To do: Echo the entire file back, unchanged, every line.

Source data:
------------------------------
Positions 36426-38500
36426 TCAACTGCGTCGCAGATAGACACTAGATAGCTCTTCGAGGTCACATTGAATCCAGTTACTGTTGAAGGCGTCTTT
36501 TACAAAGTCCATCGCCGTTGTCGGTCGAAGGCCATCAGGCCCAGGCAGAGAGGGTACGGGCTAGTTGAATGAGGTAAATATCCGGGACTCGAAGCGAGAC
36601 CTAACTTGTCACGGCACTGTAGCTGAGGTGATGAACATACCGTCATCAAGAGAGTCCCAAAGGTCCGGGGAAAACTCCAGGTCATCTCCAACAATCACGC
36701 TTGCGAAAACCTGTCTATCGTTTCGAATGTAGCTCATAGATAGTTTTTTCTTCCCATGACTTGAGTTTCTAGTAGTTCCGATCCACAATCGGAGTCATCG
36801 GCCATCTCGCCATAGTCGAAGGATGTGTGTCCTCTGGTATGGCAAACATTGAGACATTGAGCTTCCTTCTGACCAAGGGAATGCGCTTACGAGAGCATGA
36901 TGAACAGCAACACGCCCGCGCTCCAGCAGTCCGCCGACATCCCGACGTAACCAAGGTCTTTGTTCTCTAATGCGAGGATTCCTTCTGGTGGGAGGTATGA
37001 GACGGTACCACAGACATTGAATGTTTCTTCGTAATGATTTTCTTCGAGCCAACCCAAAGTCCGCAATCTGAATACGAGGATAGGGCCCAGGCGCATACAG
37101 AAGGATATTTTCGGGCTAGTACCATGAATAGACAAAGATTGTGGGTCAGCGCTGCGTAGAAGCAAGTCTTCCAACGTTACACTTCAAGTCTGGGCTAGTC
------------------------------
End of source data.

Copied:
Positions 36426-38500
36426 TCAACTGCGTCGCAGATAGACACTAGATAGCTCTTCGAGGTCACATTGAATCCAGTTACTGTTGAAGGCGTCTTT
36501 TACAAAGTCCATCGCCGTTGTCGGTCGAAGGCCATCAGGCCCAGGCAGAGAGGGTACGGGCTAGTTGAATGAGGTAAATATCCGGGACTCGAAGCGAGAC
36601 CTAACTTGTCACGGCACTGTAGCTGAGGTGATGAACATACCGTCATCAAGAGAGTCCCAAAGGTCCGGGGAAAACTCCAGGTCATCTCCAACAATCACGC
36701 TTGCGAAAACCTGTCTATCGTTTCGAATGTAGCTCATAGATAGTTTTTTCTTCCCATGACTTGAGTTTCTAGTAGTTCCGATCCACAATCGGAGTCATCG
36801 GCCATCTCGCCATAGTCGAAGGATGTGTGTCCTCTGGTATGGCAAACATTGAGACATTGAGCTTCCTTCTGACCAAGGGAATGCGCTTACGAGAGCATGA
36901 TGAACAGCAACACGCCCGCGCTCCAGCAGTCCGCCGACATCCCGACGTAACCAAGGTCTTTGTTCTCTAATGCGAGGATTCCTTCTGGTGGGAGGTATGA
37001 GACGGTACCACAGACATTGAATGTTTCTTCGTAATGATTTTCTTCGAGCCAACCCAAAGTCCGCAATCTGAATACGAGGATAGGGCCCAGGCGCATACAG
37101 AAGGATATTTTCGGGCTAGTACCATGAATAGACAAAGATTGTGGGTCAGCGCTGCGTAGAAGCAAGTCTTCCAACGTTACACTTCAAGTCTGGGCTAGTC